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AMD publishes flurry of Radeon R9 Fury product videos

by Mark Tyson on 17 June 2015, 11:19

Tags: AMD (NYSE:AMD)

Quick Link: HEXUS.net/qacscy

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AMD has published a press release following last night's New Era of PC Gaming presentation at E3. The firm has also published a flurry of YouTube videos on its official channel where it shows off and discusses products including the R9 Fury range, the Radeon 300 range, the Project Quantum mini PC and more.

Project Quantum

On the topic of the interesting Project Quantum SFF PC several reports have featured the dual-Fiji board that powers this 17+ TFLOP mini-marvel, please see above. Dr. Su revealed the board at the E3 PC Gaming show, a few hours after its own presentation. The board size is no longer than the single GPU Fury X graphics card showcased last night. It is powered by two 8-pin power inputs and features 8GB of HBM. It's uncertain when/if this component, taken from the inside of the Project Quantum PC, will make it to market.

The video above gives you a rundown of the Project Quantum PCV system, the ideas behind the prototype and how it was executed.

R9 Fury X product videos

The crux of the appeal of the Fury X card is said to be balanced between the twin advances of 4K video gaming and the demand for VR capable systems. HBM memory is a major technology behind the advances available from the Fury range. HBM memory provides smaller, lower power design possibilities with better performance.

AMD also provided us with some insight about the industrial design of its Radeon R9 Fury X.

GE Neuro VR Experience

An innovative use of the new graphical power, available thanks to the AMD Radeon R9 Fury range, was demonstrated by GE. The GE scientists are building VR experiences that let people explore creative new ways of visualizing how the brain works, the impact of sensory experiences on humans.

AMD also published videos detailing the technologies associated with its new ranges of graphics cards including; AMD FreeSync, Microsoft DirectX 12, Liquid VR and High Bandwidth Memory.

Last but not least several of the imminent (as in tomorrow) Radeon 300 range of graphics cards feature in their own videos. There are product overviews of the Radeon R7 360, the R7 370, the R9 380 and the R9 390 Series - which is embedded below.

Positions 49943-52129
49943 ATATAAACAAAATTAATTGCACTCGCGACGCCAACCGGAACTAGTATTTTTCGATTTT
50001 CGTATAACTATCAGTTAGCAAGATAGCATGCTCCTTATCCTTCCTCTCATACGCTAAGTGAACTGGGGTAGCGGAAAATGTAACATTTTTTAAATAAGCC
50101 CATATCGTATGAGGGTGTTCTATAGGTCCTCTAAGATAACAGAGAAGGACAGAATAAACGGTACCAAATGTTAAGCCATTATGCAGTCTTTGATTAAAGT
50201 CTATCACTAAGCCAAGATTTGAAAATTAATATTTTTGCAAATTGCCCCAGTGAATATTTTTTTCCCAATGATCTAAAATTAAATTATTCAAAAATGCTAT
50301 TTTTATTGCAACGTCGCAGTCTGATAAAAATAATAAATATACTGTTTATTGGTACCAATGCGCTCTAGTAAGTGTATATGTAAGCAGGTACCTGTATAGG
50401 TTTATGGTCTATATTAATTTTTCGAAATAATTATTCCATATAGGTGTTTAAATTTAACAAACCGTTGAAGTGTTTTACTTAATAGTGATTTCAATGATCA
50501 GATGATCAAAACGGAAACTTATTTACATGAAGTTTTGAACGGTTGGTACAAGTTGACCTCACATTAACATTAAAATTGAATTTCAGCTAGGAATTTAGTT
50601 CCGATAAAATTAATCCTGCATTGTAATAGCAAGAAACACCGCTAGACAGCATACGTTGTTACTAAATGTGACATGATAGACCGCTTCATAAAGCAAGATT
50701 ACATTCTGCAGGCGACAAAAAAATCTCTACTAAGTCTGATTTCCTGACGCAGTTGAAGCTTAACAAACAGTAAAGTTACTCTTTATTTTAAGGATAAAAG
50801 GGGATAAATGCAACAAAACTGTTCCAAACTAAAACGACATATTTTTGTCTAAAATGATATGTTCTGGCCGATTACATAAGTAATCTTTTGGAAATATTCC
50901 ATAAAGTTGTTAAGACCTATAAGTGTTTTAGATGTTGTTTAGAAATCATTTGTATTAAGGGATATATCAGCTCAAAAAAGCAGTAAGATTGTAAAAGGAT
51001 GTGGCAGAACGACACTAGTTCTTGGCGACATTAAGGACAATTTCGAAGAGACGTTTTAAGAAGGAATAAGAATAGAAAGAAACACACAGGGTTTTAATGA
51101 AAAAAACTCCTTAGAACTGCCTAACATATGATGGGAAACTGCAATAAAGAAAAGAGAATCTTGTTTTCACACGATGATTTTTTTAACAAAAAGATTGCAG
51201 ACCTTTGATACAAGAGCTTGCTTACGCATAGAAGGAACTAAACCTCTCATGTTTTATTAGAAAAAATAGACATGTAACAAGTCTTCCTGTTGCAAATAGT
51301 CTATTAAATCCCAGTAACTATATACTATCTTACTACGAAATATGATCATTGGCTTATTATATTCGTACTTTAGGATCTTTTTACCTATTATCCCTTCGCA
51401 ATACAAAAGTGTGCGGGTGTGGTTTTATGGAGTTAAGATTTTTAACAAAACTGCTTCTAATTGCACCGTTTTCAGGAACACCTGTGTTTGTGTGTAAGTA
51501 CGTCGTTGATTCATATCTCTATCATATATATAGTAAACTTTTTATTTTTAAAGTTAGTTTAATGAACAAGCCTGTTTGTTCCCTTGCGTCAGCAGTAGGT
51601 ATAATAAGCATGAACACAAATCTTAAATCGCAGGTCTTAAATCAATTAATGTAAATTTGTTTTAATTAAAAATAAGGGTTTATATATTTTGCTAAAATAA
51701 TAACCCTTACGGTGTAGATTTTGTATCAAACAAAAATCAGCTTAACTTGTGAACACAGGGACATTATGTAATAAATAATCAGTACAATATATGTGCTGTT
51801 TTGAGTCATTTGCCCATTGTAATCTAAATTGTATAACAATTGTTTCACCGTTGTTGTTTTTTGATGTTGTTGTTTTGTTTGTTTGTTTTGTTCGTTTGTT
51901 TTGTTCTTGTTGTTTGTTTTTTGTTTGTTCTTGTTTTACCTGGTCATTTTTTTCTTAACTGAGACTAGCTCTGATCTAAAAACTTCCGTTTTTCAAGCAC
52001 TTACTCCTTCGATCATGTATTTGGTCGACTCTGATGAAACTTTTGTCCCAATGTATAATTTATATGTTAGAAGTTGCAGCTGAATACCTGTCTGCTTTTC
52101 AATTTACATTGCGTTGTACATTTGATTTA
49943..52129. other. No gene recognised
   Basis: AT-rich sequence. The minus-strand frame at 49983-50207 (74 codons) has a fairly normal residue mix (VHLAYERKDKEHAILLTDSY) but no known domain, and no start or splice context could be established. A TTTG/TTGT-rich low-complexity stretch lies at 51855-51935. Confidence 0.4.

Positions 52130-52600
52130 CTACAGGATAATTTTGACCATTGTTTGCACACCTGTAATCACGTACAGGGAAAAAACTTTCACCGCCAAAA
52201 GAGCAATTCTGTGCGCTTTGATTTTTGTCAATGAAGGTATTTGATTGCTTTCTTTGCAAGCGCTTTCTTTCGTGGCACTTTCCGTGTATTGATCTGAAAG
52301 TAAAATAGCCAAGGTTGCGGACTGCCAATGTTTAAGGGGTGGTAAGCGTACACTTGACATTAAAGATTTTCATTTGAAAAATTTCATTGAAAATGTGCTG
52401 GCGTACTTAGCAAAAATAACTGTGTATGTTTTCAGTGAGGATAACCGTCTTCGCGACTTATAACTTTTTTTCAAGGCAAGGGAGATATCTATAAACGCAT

HEXUS Forums :: 22 Comments

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That board looks a bit big for the mini PC…

Is there any word on the rest of the specifications of quantum? I'm mostly interested in the processor…
CustardInc
That board looks a bit big for the mini PC…

Is there any word on the rest of the specifications of quantum? I'm mostly interested in the processor…
the socket doesn't look like am3+, it is like opteron's socket (or intel's, but I don't think amd used intel…)
Looked like the FM2 scoket but not sure what the point of putting an APU in that system would be.
Kanoe
Looked like the FM2 scoket but not sure what the point of putting an APU in that system would be.

Looking back at the Project Quantum video, at 1:08 you can see two mITX boards. They both have Intel Gb NICs, and what look very much like Intel sockets and CPUs to me (although admittedly I've never seen an opteron socket, but a quick google search shows that they have pads on the CPUs, not pins, so I could be wrong)
CustardInc
That board looks a bit big for the mini PC… …

I think mini-pc is a bit misleading - the motherboard's a reduced matx number by the look of it (what used to be called flex-atx back in the day), and the card will lie flat using a riser - a custom waterplate should mean the entire solution is no thicker than a standard single-slot PCIe card.. The segment containing the actual components looks to be around the size of a chunky desktop case (think an Antec Minuet 300), but there's another box of similar size on top of that holding the BIG rad (looks like at least a 180mm to me, and possibly even bigger). The whole system certainly isn't what I'd call “console sized”….

nitro912gr
the socket doesn't look like am3+ …

Kanoe
Looked like the FM2 scoket …

It's pretty hard to tell from the video which socket it is - even freezed and full-screened at 1080p it's very indistinct. My instincts, looking at the shape of the CPU and how much of the package is visible, is that it's a PGA socket, so probably AM3+ or FM2+ - I think if it was LGA there'd be less of the package visible under the shim. OTOH, AMD have several 8 core 65W CPUs available for socket C32, so there's no good reason they couldn't slap an unnamed processor in there which is actually an opteron with the name filed off. One thing we can definitely rule out is G34 though - that's a rectangular socket/chip.

My money would usually be on AM3+ given the target market of the system, but I'm not sure there's room on the mobo for a two-part chipset: one of the chips is clearly visible on the board but I can't see the second. If it's a single-chip chipset that would imply FM2+ (although nvidia did some single-chip solutions for the AMX series sockets, so that's not definitive), but that still doesn't mean it's got an APU beating away at the heart: AMD've made a big thing of their semi-custom business and they could easily have fabbed up a semi-custom CPU to drop in to an entirely in-house machine…